The Common White-Cheeked Jumping Spider, also known as the (Pelegrina aeneola) is a species of jumping spider that is found in North America. These spiders are small, measuring 5.5 millimeters in length for females and 5 millimeters for males.
The White-Cheeked Jumping Spider is quite unique, with the females being mostly white in color with brown on the top of their abdomen, black on their forehead, and a touch of brown on their legs. The male spiders legs and pedipalps are black, with a dark brown carapace, and lighter brown abdomen compared to the females with white markings on their pedipalps legs and abdomen.
These spiders also have a row of four eyes, starting with the anterior median eyes (AME) and ending at the anterior lateral eyes (ALE), which curve backward.
The AMEs are the largest eyes in this display, and they are nearly twice as large as their ALE counterparts, making them easily distinguishable.
White-cheeked jumping Spiders are typically found in a variety of habitats, including fields, forests, and grasslands. They are active during the day and can often be seen perched on leaves, twigs, or other structures as they hunt for prey.
- Females body mostly white in color with a brown abdomen, black forehead, and brown legs
- Males body, legs, and pedipalps are black, with white markings, a dark brown carapace, and a lighter abdomen
- Native to North America
- Often seen perched on leaves, twigs
23. Two-Lined Stealthy Ground Spider
The Two-Lined Stealthy Ground Spider, (Cesonia bilineata), is a small spider species that belongs to the family Gnaphosidae. These spiders are found in various habitats across North America, including forests, grasslands, and deserts.
The Two-Lined Stealthy Ground Spider has a distinctive appearance that helps it blend in with its surroundings. The spider’s body is generally dark brown or black, with two bright white stripes running down its back. These stripes can also be yellow, or cream-colored, and they are often bordered by darker lines.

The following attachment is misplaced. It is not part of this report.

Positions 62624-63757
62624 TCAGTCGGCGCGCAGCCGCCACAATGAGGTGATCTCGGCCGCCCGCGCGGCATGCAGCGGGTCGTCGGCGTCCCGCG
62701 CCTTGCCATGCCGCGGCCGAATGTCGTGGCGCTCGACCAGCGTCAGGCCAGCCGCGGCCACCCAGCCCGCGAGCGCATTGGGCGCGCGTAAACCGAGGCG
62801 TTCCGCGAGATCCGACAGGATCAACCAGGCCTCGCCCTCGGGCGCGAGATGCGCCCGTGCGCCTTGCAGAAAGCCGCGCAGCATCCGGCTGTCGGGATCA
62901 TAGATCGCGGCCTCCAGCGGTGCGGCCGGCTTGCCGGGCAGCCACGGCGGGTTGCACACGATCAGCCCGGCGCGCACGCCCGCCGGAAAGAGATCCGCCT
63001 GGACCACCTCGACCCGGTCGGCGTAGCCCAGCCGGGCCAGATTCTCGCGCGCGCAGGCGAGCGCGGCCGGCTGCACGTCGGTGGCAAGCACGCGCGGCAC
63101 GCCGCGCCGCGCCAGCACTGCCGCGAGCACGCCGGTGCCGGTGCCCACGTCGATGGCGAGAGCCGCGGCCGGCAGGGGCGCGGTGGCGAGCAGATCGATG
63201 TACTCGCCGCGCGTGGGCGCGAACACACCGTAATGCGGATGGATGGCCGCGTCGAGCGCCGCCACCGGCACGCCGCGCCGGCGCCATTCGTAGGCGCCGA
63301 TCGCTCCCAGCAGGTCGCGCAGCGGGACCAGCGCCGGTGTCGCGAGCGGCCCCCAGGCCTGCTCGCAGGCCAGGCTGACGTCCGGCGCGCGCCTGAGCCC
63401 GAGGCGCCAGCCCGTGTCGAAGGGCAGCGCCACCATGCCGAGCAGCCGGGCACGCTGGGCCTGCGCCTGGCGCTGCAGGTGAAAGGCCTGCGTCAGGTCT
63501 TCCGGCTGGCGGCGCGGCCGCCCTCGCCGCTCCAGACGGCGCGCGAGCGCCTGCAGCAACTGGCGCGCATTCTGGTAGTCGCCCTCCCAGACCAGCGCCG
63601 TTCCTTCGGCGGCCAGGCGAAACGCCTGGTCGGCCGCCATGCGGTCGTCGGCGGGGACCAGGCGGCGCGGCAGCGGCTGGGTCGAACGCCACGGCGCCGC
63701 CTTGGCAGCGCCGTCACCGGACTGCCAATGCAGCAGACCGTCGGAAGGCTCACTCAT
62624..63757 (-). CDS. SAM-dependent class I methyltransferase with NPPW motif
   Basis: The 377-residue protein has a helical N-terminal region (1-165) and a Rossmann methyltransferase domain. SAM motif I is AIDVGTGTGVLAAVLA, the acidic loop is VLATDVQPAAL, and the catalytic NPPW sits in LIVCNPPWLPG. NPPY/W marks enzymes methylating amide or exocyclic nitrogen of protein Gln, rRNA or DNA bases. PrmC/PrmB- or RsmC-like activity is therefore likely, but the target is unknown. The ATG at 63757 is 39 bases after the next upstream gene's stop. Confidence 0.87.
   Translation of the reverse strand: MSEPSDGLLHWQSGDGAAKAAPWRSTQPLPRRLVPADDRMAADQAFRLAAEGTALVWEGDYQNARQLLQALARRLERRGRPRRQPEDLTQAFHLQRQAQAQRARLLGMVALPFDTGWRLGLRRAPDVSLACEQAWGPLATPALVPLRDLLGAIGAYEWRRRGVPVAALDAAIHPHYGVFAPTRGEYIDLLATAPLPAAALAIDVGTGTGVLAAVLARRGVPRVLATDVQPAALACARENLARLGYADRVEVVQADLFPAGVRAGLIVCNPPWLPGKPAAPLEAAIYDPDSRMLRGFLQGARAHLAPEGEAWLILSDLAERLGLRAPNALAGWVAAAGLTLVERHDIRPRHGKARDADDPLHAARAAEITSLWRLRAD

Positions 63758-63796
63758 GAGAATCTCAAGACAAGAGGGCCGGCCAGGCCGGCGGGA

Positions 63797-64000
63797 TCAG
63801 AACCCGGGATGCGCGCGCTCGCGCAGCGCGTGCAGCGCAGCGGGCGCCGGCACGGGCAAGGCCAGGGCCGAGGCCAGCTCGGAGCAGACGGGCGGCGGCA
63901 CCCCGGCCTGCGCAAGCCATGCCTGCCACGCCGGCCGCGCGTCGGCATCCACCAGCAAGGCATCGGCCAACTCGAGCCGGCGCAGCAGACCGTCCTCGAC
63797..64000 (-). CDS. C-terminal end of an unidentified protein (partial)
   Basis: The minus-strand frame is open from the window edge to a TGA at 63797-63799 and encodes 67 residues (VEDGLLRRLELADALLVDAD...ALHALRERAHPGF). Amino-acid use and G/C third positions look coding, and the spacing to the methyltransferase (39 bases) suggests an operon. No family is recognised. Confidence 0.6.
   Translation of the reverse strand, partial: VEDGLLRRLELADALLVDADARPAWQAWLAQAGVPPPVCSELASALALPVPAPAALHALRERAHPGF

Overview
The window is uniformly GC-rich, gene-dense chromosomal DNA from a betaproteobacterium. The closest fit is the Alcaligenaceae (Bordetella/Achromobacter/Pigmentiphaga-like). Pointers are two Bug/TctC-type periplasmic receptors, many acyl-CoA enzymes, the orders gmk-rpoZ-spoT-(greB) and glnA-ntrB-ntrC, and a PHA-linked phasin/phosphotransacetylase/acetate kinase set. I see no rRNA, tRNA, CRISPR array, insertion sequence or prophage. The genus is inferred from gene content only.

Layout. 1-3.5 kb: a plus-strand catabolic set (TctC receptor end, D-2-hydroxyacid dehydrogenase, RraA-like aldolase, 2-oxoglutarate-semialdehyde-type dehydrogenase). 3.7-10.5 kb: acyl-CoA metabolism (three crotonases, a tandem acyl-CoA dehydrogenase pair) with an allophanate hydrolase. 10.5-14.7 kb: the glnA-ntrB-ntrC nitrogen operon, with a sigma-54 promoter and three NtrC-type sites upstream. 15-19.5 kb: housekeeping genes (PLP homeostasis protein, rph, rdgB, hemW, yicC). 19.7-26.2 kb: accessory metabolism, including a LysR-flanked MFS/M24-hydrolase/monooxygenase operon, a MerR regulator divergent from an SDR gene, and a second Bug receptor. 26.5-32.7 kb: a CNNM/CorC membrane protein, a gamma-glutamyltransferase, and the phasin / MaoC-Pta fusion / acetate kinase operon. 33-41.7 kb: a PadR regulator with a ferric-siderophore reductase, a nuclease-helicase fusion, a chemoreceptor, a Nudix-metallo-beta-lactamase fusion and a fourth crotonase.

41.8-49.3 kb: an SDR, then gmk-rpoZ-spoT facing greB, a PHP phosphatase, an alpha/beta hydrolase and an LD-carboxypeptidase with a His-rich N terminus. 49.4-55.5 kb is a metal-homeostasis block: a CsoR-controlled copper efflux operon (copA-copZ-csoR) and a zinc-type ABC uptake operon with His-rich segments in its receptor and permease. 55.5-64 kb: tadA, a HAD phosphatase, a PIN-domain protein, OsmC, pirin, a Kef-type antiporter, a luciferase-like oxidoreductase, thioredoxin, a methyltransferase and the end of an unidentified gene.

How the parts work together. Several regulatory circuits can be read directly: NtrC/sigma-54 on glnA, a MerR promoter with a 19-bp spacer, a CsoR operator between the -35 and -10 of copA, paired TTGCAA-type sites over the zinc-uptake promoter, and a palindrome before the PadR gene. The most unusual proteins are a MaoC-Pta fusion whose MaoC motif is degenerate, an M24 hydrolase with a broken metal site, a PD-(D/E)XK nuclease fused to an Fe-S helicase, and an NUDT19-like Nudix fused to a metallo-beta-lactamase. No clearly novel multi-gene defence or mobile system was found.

As their name suggests, Two-Lined Stealthy Ground Spiders are stealthy predators that hunt on the ground.
They have a distinctive color pattern, with two light-colored stripes running down their dark brown or black body.
These stripes help them blend in with their surroundings and remain hidden from predators and prey.
Two-lined stealthy Ground Spiders are also known for their agility and speed. They use their sharp senses and quick reflexes to track and capture insects, other spiders, and small invertebrates.
- They are dark brown or black, with two bright white stripes running down their back
- In some cases, stripes can also be yellow, or cream-colored, bordered by darker lines.
- Native to North America
- Can be found in and around forests, grasslands, and deserts
24. Ant-Mimic Sac Spider
The Long-Palped Ant-Mimic Sac Spider, also known as the (Castianeira longipalpa), is a spider species that belongs to the family Corinnidae.
The Long-Palped Ant-Mimic Sac Spider has a distinctive appearance that helps it mimic ants, which is a form of protective mimicry. The spider’s body is elongated and flattened, with a slightly curved shape. Their coloration is usually reddish-brown or black, with white almost cream patches on their abdomen.
They are relatively small, with a body length of around 5 mm. These species are also known to be relatively aggressive and will defend themselves if threatened.
However, to humans, they are not considered to be harmful. Like other sac spiders, Long-Palped Ant-Mimic Sac Spiders build silk sacs in which they hide during the day.
These sacs are often found on tree bark, under rocks, or in other protected areas. At night, the spider emerges from its sac to hunt for prey.
- They have an ant-like appearance
- Body is elongated and flattened
- Typically reddish-brown or black, in color with white almost cream patches on their abdomen.
- Native to North America and Canada
- reddish-brown or black, with white almost cream patches on their abdomen.Cane be found on the ground, under rocks and logs, or dead rotting leaves
So there you have it! There are 24 black and white spiders species! If you did make it to the end of this article then congratulations as we know how long this post is!
However, we didn’t want to miss a thing! and to also make sure that we provided you with a little bit of background of each spider.